For a copy of any letters, notices or circulars from the superintendent of Indian agencies at Regina to the Indians on the reserves located in Saskatchewan, asking them to forgo temporarily, in whole or in part, the distribution of interest earnings and other moneys held in trust for them.
Topic: SASKATCHEWAN INDIAN RESERVES-INTEREST ON TRUST FUNDS
For a copy of any letters, notices or circulars from the superintendent of Indian agencies at Regina to the Indians on the reserves located in Saskatchewan, regarding the eligibility of the above-named Indians to call for military service.
Topic: SASKATCHEWAN INDIAN RESERVES-MILITARY SERVICE
For a copy of the report made by the advisory committee under the chairmanship of Mr. J. Coon, set up by order in council P.C. 2-584, and of all correspondence, recommendations and other documents in the possession of the government in relation thereto.
Mr. Speaker, the report in question is really an intradepartmental communication. It was asked for the other day by the hon. member for Rosetown-Biggar (Mr. Coldwel'l), and I stated then, as I now state, that I regard it as confidential and not properly producible. If the hon. member wishes to redraft the motion so as to request the production of letters to and from the department respecting the matters dealt with in the report, I will have no objection. But the report itself I regard as confidential.
point as to the confidential nature of the report, my understanding is that this report is the result of a public order in council which either was or could be tabled, and that there is nothing in the order in council to indicate that the report when made would be confidential. I regard this as a public document, and the house is entitled to have i:t. I am sure it would be a matter of keen interest to the public, especially to people in Ottawa. The Minister, knowing what is in it, declares it to be confidential; but that was not the basis of the order in council.
I do not know how many times I am entitled to speak on the motion. I have made my position clear. There are many orders in council setting up departmental committees and interdepartmental committees which prepare reports containing advice for ministers. Certainly these have never been regarded as producible in the House Of Commons. The government must take the responsibility for what they do after they get such advice as they are able to secure, but in my judgment the advice they get is not a public document.
of a departmental committee. I would point out to the house that the chairman of this committee was not connected with any department, nor was he a government employee; he was a person entirely outside the public service. Therefore I do not understand in what respect the committee can be regarded as a departmental committee.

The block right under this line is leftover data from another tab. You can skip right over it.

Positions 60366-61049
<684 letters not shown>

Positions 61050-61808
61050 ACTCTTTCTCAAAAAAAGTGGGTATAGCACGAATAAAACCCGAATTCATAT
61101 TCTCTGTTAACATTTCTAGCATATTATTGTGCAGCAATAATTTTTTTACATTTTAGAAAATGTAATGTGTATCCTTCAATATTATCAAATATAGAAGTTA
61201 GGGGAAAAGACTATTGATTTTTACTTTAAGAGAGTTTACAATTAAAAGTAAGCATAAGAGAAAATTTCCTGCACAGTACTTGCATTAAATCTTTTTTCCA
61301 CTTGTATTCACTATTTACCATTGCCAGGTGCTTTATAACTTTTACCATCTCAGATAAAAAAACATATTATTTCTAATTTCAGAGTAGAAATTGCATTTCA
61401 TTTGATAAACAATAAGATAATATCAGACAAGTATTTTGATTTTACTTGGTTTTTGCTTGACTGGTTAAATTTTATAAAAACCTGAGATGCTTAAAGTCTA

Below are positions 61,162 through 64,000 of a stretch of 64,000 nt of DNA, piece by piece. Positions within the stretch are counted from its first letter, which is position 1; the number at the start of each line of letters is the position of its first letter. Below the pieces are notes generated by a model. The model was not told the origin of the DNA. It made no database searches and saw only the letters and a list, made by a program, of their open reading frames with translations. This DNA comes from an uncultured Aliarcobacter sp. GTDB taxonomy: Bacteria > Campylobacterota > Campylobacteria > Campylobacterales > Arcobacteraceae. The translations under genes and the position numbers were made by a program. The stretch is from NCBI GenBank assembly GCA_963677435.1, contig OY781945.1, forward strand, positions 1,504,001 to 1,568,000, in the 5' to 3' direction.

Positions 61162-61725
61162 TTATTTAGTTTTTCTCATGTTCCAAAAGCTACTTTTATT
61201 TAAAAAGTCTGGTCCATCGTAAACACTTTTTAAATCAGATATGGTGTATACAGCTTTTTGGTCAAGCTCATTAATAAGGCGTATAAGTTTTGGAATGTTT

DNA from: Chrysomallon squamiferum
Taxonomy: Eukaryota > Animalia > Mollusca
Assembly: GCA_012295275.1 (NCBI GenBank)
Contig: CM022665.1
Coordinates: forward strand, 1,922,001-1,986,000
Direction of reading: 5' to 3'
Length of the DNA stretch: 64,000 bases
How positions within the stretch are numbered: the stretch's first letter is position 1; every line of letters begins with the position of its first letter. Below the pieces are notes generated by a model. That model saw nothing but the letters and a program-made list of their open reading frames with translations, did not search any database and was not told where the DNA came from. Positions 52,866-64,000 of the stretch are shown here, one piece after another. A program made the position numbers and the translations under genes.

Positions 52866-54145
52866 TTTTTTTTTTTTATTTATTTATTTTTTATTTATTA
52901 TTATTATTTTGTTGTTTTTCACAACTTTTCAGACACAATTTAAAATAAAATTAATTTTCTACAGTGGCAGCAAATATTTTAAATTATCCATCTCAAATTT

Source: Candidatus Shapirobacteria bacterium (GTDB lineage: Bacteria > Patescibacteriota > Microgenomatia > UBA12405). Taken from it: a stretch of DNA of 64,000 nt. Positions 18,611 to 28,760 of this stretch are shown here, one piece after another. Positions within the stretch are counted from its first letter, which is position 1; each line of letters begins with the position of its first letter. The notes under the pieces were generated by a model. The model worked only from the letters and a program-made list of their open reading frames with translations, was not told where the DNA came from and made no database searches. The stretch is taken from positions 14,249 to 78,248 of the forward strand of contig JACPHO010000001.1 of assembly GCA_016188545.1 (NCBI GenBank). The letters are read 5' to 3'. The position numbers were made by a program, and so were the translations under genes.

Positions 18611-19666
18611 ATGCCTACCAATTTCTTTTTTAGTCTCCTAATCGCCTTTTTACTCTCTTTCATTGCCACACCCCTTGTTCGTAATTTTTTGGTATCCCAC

officer of the department when he was sitting with the other members of that committee as are many hundreds of persons who are brought in temporarily to assist the government from time to time and who are now and have been during the war years connected with the government service.
a question about this matter the other day, and I am glad it has been brought up again particularly in this form. The Coon report deals with conditions within the civil service of Canada. If a report has been made to any department-particularly, as has been pointed out by the hon. member for Ottawa West, when it has been made by a man not a member of one of our departments, a man who comes from outside the service and outside the city of Ottawa-this house should know what conditions have been revealed and what suggestions have been made with regard to the remedying of any conditions that may be bad. To my mind this is not a report which concerns the treasury board only or the government only; it is a report which concerns the House of Commons. The house should insist that the report be tabled in order that we may be apprised of conditions within the civil service, which, is the civil service, not of the government, not of the ministers, not of the treasury board, but of the parliament of Canada of which this chamber is a part. I hope that the house will insist on the tabling of this document.
same observations would apply to the report of every advisory committee, without exception. Every year the advisory committee to the wheat board presents a report, but we do not produce it, and there are scores of other advisory committees.
am stating my position. If the government sets up advisory committees to advise ministers or to advise the government, where the government is of the opinion that such advice is confidential, then the reports must be regarded as confidential. I do not regard this as being in any other category.
I for one am unconvinced by the minister's argument against the tabling of this report. The press of Canada and the public generally have looked upon this committee as a committee which would make a report of much consequence, of much value and of much importance to the government. Its deliberations were not confidential so far as the press were concerned, because time after time they were referred to. The position ought to be made clear so far as the House of Commons is concerned. The minister has mentioned the advisory committee of
the wheat board. This is also a matter of policy, and I think that question should be deliberated upon by this house.